4 Choices in Anger Expression

 

“Do not teach your children never to be angry; teach them how to be angry.”     –Lyman Abbott

 

Anger is among the most universal of human emotions, yet all too often, young people struggle to accept their feelings of anger and to know how to express this emotion in honest, direct, relationship-enhancing ways.  An important part of helping kids manage their anger effectively is to let them know that they have four basic choices when it comes to expressing anger:

 

Aggression

Aggression is one way the feeling of anger is expressed in behavior.  Aggression is usually impulsive and unplanned.  Aggressive behavior is destructive to relationships because it aims to hurt or damage a person or an object.  Aggression can be physical (e.g. punching, kicking) or verbal (e.g. threatening, calling names)

 

Passivity

 A passive person expresses needs, wants and feelings in an indirect way.   They feel that their needs are not as important as the needs of others, so they behave in ways that allow their needs to be ignored or overlooked.  Passive behaviors may take the form of poor eye contact or soft speech.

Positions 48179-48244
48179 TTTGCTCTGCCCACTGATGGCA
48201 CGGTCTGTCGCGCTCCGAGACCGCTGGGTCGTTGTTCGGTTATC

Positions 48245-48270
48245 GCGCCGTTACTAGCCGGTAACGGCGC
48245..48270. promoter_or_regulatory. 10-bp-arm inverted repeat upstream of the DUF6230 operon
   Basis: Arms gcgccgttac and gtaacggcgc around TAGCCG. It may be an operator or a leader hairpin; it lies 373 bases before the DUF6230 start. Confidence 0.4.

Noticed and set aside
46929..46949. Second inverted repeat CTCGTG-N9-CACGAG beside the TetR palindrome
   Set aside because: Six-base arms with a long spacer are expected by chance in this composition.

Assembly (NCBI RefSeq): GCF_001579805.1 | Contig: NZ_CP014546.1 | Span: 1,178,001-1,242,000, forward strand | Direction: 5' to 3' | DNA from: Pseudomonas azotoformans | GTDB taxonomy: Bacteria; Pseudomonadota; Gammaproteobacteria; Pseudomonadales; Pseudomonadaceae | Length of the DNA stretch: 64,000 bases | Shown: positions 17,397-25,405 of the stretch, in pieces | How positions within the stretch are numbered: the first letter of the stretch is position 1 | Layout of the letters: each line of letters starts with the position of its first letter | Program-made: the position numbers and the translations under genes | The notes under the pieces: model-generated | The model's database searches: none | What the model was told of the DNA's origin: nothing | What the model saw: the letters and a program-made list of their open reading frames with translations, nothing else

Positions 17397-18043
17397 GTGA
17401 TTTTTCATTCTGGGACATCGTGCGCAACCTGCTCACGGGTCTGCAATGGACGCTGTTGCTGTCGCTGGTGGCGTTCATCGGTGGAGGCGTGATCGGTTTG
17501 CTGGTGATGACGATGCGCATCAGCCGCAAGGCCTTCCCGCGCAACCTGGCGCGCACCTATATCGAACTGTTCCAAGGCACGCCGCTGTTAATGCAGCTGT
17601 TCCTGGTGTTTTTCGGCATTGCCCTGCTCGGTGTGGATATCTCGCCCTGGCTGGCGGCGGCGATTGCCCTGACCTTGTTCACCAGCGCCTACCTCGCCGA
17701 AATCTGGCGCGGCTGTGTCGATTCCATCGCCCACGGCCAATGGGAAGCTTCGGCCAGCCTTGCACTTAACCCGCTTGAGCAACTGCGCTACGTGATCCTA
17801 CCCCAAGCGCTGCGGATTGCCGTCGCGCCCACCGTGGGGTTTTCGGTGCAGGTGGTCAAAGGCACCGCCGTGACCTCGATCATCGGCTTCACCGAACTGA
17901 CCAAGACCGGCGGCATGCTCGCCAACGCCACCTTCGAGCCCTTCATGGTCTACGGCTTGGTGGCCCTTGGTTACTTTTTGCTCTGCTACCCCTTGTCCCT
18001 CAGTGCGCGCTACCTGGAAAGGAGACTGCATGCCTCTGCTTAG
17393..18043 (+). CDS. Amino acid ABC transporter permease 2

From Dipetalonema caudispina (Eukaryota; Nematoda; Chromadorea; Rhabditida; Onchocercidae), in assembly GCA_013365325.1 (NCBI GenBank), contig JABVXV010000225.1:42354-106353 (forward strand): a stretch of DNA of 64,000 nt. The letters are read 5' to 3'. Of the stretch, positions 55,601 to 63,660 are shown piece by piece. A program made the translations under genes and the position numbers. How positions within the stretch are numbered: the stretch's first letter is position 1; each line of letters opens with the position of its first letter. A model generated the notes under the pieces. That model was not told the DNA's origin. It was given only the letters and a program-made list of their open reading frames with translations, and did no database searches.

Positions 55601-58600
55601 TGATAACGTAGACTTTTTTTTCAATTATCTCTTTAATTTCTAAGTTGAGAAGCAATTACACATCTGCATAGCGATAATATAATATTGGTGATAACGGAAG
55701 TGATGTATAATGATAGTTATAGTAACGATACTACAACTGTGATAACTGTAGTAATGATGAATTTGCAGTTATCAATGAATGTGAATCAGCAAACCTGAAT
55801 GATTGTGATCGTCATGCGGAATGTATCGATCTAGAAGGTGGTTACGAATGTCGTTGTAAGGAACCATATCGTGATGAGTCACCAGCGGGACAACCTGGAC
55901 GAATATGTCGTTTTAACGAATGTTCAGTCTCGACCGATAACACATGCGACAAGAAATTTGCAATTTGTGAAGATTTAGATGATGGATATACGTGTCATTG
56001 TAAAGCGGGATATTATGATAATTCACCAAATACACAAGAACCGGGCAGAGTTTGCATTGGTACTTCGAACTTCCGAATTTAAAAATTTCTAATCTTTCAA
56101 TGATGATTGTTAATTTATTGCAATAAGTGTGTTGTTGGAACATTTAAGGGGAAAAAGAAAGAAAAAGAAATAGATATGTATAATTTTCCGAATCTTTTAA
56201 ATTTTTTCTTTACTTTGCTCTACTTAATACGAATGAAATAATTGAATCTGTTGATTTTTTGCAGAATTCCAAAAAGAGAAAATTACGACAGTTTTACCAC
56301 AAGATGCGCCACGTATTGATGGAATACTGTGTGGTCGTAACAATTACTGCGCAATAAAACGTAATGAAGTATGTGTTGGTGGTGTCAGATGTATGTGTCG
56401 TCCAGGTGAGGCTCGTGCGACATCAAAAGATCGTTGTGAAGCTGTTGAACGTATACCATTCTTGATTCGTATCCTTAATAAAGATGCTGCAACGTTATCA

Passive Aggression

Passive aggressive behavior is a hidden way of expressing feelings of anger.  It involves behaviors designed to get back at another person without the person recognizing the hidden anger.  Passive aggressive behaviors include procrastinating, carrying out chores or tasks the wrong way, sulking, or getting hidden revenge.

 

Assertiveness

Assertiveness is a style that is used to express anger in words, in a direct and respectful way.  Assertive behavior sets limits on what a person is willing or not willing to do in a situation.  It is an honest form of communication in which a person expresses their wants and needs without hurting or violating the rights of others.  Assertiveness includes behaviors like good eye contact, even tone of voice, and the use of I-Messages.

 

 

 

The above definitions of aggression, passivity, passive aggression and assertiveness are adapted

from The Angry Smile: The Psychology of Passive-Aggressive Behavior in Families, Schools, and

Workplaces, 2nd Ed. (pp. 9-12), by J. E. Long, N. J. Long & S. Whitson, 2009, Austin, TX: PROED.

Copyright 2009 by PRO-ED, Inc. Adapted with permission.

 

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